The In-between: Disconnected

8/29/2018

istock/FernandoQuevedo

In early August, the American Psychological Association (APA) held its annual meeting in San Francisco. I had never before been to a psychology conference, but as a sociologist, I had always found the field fascinating. The first day after registering I found a quiet spot in the exhibitor’s hall to pour over the program and plan my attack. I circled panels on sexting, body image among trans folks, trends in gender identity and expression, and diversity among bi women, to name a few.

Of all the panels that were being held that weekend, however, I was most excited to attend the one focused on sex trafficking. As those of you who read my essay “Leaving on a Jet Plane” will recall, when I was a young stripper I found myself in a situation where such an experience could have very easily happened to me. Even though it did not (thankfully), the precariousness of those circumstances has not been lost on me, such that in the years since then, I have grown increasingly invested in supporting anti-trafficking efforts. Although occasionally, when I have mentioned this investment to other sex workers or sex worker rights activists I have noticed a brief moment of awkward silence; I never thought much of it until I walked into the panel room that day.

It all started during the second presentation when the speaker stated very matter-of-factly that there was no such thing as a prostitute (her word, not mine), insinuating instead that all sex workers were in some way forced into the job. Say what?! While obviously, some are (this was a panel on sex trafficking, so…duh!), I was startled by her intimation that it was the only valid experience. During my time as a stripper I met tons of different women and men from all walks of life, each with a slightly different motivation for their work and set of experiences doing it. At times (although never in the club), I did come across an individual who seemed suspiciously distressed, unhappy and/or somehow out of place, which is why I was now seated in that room. However, to insist that this was the only experience seemed counterproductive, not only because it muddies the waters for effective anti-trafficking activism, but also because it further stigmatizes the very people they are trying to help.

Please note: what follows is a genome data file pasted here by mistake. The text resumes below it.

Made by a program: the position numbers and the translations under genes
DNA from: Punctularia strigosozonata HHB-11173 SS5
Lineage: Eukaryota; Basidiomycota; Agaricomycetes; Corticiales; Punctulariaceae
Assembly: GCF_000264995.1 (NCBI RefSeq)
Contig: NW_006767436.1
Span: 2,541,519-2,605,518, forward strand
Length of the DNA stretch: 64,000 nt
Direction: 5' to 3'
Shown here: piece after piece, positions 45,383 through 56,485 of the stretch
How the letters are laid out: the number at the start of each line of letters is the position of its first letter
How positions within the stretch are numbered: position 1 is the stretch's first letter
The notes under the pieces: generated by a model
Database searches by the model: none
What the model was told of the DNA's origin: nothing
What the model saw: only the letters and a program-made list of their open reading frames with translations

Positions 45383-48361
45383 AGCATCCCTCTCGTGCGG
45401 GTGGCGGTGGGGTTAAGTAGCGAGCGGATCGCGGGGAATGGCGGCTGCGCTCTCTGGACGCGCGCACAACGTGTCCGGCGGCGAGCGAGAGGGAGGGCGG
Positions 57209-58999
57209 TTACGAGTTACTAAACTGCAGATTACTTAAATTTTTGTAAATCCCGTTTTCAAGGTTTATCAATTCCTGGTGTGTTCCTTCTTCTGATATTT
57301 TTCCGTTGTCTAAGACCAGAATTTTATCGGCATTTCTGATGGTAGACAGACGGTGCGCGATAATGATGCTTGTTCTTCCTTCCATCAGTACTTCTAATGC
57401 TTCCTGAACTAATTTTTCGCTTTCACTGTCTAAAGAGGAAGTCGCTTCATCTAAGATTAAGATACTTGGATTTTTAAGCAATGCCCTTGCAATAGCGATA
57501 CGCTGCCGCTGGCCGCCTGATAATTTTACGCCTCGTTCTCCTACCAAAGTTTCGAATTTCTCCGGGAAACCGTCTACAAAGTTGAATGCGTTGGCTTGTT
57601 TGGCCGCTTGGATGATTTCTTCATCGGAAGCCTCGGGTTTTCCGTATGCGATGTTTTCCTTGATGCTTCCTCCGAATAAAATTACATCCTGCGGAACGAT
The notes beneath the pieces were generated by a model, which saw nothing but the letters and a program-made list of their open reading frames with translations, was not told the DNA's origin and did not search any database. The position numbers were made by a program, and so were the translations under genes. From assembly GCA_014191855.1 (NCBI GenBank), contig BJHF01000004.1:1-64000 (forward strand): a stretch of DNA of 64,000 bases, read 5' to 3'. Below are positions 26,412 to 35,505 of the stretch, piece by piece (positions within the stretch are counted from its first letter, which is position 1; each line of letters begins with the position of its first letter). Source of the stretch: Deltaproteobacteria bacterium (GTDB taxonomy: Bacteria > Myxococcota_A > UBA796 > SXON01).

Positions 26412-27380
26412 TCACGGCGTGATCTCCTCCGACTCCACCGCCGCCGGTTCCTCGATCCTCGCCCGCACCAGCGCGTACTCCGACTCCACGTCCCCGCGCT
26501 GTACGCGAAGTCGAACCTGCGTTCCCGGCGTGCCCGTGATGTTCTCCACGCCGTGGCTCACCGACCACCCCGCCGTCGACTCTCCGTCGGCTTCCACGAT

A perfect illustration of this predicament is the recent passage of SESTA-FOSTA, which is an anti-trafficking measure in the United States intended to make sex-trafficking more difficult online. In the wake of its passage, numerous digital spaces like Backpage and Craigslist Personals shut down, these sites had afforded sex workers more personal agency and autonomy, as well as improving their safety by allowing virtual services and better vetting processes. In response to these closures, sex workers have been increasingly forced out onto the streets, where they are now more vulnerable to sexual and physical violence, as well as, ironically, the increased risk of exploitation by pimps and other traffickers. Thus, when the second presenter then went on to sing the praises of the measure, I began to understand that awkward silence I experienced when mentioning anti-human trafficking to sex workers and activists as noted earlier.

Except for the third panelist, whose tragic life story conveniently reinforced every negative stereotype and narrow-minded presumption about sex workers and the industry that the other speakers were attempting to make, I felt fairly certain I was the only former sex worker in the room. As the panelists droned on, I seriously considered abandoning the discussion all together, feeling both angry and entirely alone in a room surrounded by people whose professions were supposedly dedicated to addressing this issue. However, the realization that I likely was the only other former sex worker in the room motivated me to stay, if for no other reason than to raise my hand and voice during the Q&A.